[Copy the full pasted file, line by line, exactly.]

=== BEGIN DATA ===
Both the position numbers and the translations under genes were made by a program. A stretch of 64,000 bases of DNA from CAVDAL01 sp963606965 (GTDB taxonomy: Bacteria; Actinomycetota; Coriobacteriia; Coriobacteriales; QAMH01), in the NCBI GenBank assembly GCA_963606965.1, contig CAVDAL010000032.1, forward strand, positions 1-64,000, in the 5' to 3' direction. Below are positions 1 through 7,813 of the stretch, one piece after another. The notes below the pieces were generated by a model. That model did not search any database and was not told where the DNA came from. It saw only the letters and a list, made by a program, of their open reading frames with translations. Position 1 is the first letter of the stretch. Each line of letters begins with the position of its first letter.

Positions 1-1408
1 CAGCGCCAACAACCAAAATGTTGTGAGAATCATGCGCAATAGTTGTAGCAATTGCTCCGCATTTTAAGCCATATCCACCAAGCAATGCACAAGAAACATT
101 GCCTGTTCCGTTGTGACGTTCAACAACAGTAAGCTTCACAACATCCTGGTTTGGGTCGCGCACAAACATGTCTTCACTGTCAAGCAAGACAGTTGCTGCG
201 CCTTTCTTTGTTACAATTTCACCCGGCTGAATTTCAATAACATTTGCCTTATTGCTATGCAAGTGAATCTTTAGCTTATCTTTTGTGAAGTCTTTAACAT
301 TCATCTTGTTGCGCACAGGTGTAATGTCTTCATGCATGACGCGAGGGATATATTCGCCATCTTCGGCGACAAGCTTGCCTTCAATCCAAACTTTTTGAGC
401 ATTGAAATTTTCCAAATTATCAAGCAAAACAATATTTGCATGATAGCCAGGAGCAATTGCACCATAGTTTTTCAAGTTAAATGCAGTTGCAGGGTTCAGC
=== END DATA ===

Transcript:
Both the position numbers and the translations under genes were made by a program. A stretch of 64,000 bases of DNA from CAVDAL01 sp963606965 (GTDB taxonomy: Bacteria; Actinomycetota; Coriobacteriia; Coriobacteriales; QAMH01), in the NCBI GenBank assembly GCA_963606965.1, contig CAVDAL010000032.1, forward strand, positions 1-64,000, in the 5' to 3' direction. Below are positions 1 through 7,813 of the stretch, one piece after another. The notes below the pieces were generated by a model. That model did not search any database and was not told where the DNA came from. It saw only the letters and a list, made by a program, of their open reading frames with translations. Position 1 is the first letter of the stretch. Each line of letters begins with the position of its first letter.

Positions 1-1408
1 CAGCGCCAACAACCAAAATGTTGTGAGAATCATGCGCAATAGTTGTAGCAATTGCTCCGCATTTTAAGCCATATCCACCAAGCAATGCACAAGAAACATT
101 GCCTGTTCCGTTGTGACGTTCAACAACAGTAAGCTTCACAACATCCTGGTTTGGGTCGCGCACAAACATGTCTTCACTGTCAAGCAAGACAGTTGCTGCG
201 CCTTTCTTTGTTACAATTTCACCCGGCTGAATTTCAATAACATTTGCCTTATTGCTATGCAAGTGAATCTTTAGCTTATCTTTTGTGAAGTCTTTAACAT
301 TCATCTTGTTGCGCACAGGTGTAATGTCTTCATGCATGACGCGAGGGATATATTCGCCATCTTCGGCGACAAGCTTGCCTTCAATCCAAACTTTTTGAGC
401 ATTGAAATTTTCCAAATTATCAAGCAAAACAATATTTGCATGATAGCCAGGAGCAATTGCACCATAGTTTTTCAAGTTAAATGCAGTTGCAGGGTTCAGC